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True! But most other countries are not as bogged down in red tape with regard to planning, building regulations etc. as is the UK. So it seems logical that their costs, timescales and other factors like the fact that many European countries are still, and never stopped, building the vehicles.

I agree with your final statement 100%.
You agree with my first statement.

Delivery, speed of building, scale of service, cost seem to be more consistent and robust abroad than here as I said.

As an urban icon, I can think the Parisienne Metro, the London underground and maybe stoners bouncing off the trams in Damm square, but no where else places their method of transporting it's citizenry about as a vision of the city.

It's a curio, but it is Manchester yer Metrolink.
 

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Its still someway behind Munich's two tier (or three tier) Tram and U-Bahn/S-Bahn systems

When Tram-Train has penetrated to Marple, Hadfield/Glossop and Atherton then may be we're close (but if I lived in Bolton or Middleton I'd not be happy)
 

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I think NET is getting there in terms of how much of the city is served, a line to the east would really make it a competitor (when you compare the size of Nottingham to Manchester).

Their Trams are much more aesthetically pleasing, too. The new line U/C has some attractive stretches as well.





(Will be nearly 34km when finished)
 

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i agree that an eastward extension will give them a nice spread in all four directions - Metrolink needs to plug its gaps in Stockport and Bolton - I personally feel Wigan is too far away...
 
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[rantmode=on] my simple point was that distances (and speeds, thanks Shrimper) make no sense to the vast majority when quoted using kilometres - and miles/chains are still relevant in the railways - I find the nonsensical enforced use of metrification in this area (especially by the bl**dy BBC) a real and pointless annoyance[rantmode=off] ;-)

that link, by the way, is wrong when it comes to the diamond shaped signage - it indicates the black text on white diamond is i n kilometres per hour - I don't believe that is what's real on the ground in Manchester, they're MPH values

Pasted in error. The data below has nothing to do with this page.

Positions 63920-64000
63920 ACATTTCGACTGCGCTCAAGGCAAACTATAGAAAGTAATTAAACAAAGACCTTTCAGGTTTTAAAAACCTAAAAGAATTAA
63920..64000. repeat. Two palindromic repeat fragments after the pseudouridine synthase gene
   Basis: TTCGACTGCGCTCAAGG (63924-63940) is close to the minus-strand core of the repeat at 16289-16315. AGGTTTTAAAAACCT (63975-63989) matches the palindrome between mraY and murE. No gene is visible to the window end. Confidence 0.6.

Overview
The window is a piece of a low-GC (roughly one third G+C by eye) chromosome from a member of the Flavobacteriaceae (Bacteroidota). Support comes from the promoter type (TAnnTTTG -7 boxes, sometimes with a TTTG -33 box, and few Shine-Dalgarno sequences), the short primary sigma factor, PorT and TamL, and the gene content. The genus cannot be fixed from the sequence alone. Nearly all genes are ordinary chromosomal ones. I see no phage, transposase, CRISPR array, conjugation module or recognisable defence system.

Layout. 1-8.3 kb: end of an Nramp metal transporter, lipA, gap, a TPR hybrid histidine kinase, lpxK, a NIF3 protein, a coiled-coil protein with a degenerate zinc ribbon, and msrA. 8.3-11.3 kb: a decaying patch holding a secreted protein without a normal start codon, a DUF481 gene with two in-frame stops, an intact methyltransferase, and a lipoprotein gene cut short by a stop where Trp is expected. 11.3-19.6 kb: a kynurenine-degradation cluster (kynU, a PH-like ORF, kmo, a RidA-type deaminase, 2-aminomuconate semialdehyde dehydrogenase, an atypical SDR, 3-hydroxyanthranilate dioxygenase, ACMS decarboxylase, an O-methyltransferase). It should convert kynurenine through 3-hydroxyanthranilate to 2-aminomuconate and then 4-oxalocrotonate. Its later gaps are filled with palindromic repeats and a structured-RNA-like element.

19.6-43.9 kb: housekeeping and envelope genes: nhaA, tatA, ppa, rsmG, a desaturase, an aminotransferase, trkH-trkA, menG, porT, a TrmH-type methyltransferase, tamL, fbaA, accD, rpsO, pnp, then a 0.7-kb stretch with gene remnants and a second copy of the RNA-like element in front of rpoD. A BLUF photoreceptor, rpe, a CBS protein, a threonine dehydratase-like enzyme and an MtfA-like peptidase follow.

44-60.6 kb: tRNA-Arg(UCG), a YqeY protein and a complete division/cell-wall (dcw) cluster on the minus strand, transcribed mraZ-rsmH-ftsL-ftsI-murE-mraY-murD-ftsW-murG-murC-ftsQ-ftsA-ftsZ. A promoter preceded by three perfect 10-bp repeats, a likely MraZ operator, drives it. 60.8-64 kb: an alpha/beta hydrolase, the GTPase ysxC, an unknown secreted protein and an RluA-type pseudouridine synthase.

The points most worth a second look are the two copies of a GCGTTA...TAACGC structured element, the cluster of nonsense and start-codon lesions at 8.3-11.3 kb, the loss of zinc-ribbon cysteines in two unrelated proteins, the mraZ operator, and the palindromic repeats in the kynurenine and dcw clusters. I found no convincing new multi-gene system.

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Disco Steve, you are entitled to your views. Enjoy your inches and miles with your cassette tape collection, electric typewriter and flared jeans.

NET is excellent. It's patronage is remarkable and it is aesthetically more pleasing in it's design.

But.....

As an iconm the tram isn't the first thing to cling to when I think of Nottingham. I image it's the Castle, Cloughie and the Trent before NET.

Whilst with Manchester, it's all part of the rich iconography that constitutes the city.
 

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Disco Steve, you are entitled to your views. Enjoy your inches and miles with your cassette tape collection, electric typewriter and flared jeans.
You do yourself no favours with cr*p like that - especially when you are a million miles from the truth - sorry 1,609,000 kilometres from the truth :eek:hno:
NET is excellent. It's patronage is remarkable and it is aesthetically more pleaing in it's:design.

But.....

As an icon the tram isn't the first thing to cling to when I think of Nottingham. I image it's the Castle, Cloughie and the Trent before NET.

Whilst with Manchester, it's all part of the rich iconography that constitutes the city.
And on the flip side you are spot on with this - though I would also add that Nottingham is the least welcoming City in the whole land with its near blanket use of average speed cameras on its main roads ... makes it feel like Stepford when you're driving there